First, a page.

J. L. BELL is a Massachusetts writer who specializes in (among other things) the start of the American Revolution in and around Boston. He is particularly interested in the experiences of children in 1765-75. He has published scholarly papers and popular articles for both children and adults. He was consultant for an episode of History Detectives, and contributed to a display at Minute Man National Historic Park.

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Sunday, January 16, 2011

“General Lee is a perfect original”

And speaking of Gen. Charles Lee, here’s one of my favorite anecdotes about him. On 21 Oct 1775, the Rev. Jeremy Belknap dined in Cambridge at the house of Thomas Mifflin, quartermaster general for the American army. The other guests included:

It’s testament to Lee’s forceful personality that Belknap’s journal entry about the dinner was almost entirely about him:
General Lee is a perfect original, a good scholar and soldier, and an odd genius; full of fire and passion, and but little good manners; a great sloven, wretchedly profane, and a great admirer of dogs,—of which he had two at dinner with him, one of them a native of Pomerania, which I should have taken for a bear had I seen him in the woods.

A letter which he wrote General [Israel] Putnam yesterday is a copy of his odd mind. It is, as nearly as I can recollect, as follows; being a letter of introduction of one Page, a Church [of England] clergyman: —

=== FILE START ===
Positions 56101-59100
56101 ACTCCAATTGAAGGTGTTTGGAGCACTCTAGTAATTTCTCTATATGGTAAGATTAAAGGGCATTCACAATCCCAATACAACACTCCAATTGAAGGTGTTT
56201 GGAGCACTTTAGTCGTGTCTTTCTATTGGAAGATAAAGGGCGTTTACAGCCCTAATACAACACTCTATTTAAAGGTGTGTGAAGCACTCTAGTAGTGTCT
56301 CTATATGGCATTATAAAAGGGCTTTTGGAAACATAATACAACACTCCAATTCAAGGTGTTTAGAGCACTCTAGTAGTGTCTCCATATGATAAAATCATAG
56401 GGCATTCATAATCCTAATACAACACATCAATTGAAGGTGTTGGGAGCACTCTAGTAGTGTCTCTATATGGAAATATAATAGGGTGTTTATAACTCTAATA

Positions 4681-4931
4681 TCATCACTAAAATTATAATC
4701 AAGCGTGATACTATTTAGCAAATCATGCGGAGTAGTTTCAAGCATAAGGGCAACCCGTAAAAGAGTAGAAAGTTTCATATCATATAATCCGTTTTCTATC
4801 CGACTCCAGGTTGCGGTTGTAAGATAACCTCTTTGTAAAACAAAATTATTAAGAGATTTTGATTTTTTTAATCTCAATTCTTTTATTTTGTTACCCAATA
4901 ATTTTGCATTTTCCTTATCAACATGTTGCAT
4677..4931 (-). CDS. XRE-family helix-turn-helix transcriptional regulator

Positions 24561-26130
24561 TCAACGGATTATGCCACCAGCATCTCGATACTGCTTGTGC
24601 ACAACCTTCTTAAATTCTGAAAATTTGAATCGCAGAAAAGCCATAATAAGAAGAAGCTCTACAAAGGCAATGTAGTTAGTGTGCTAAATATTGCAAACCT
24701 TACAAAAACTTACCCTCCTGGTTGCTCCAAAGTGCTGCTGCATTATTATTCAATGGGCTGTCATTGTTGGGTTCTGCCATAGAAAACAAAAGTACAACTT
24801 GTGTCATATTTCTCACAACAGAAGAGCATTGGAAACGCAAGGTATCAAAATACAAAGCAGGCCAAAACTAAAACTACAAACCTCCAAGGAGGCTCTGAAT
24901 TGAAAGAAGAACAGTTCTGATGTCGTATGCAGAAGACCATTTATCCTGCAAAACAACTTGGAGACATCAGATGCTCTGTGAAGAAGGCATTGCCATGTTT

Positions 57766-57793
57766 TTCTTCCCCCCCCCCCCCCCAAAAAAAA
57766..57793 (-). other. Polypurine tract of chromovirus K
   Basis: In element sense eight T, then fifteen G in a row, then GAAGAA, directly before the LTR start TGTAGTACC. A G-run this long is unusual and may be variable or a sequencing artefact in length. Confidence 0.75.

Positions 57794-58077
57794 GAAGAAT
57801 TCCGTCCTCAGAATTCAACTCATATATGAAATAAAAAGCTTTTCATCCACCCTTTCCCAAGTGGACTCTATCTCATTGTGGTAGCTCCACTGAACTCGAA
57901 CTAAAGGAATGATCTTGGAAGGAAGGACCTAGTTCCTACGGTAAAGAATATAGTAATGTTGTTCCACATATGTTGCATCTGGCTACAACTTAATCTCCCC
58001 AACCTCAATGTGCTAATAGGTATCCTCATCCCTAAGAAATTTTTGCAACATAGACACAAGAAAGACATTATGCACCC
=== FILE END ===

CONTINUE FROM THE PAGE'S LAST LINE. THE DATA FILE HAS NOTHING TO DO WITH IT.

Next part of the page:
Hobgoblin Hall, Oct. 19, 1775.

Dear General,—

Mr. Page, the bearer of this, is a Mr. Page. He has the laudable ambition of seeing the great General Putnam. I therefore desire you would array yourself in all your majesty and terrors for his reception. Your blue and gold must be mounted, your pistols stuck in your girdle; and it would not be amiss if you should black one half of your face.

I am, dear general, with fear and trembling, your humble servant,
Charles Lee.
This Page is suspected by some to be a spy, as he has a plan of the lines, and is bound to England.
And of course one general should introduce a suspected spy to another.

I wonder if this Page was the same man who preached in Newport in March 1773 and got the Rev. Ezra Stiles all gossipy. He claimed to be a chaplain to the Countess of Huntingdon, who was financing Methodism back in Britain. I can’t find a record of that minister’s first name.


Charles Bahne said...

I'm always happy to see a reference to General Lee's dogs. But Pomeranians are very small, like the picture that J.L. posted today. So I'm very puzzled by Rev. Jeremy Belknap's comment, that one of these dogs could easily have been mistaken for a bear!

J. L. Bell said...

The general’s favorite, Spado, even has his own webpage.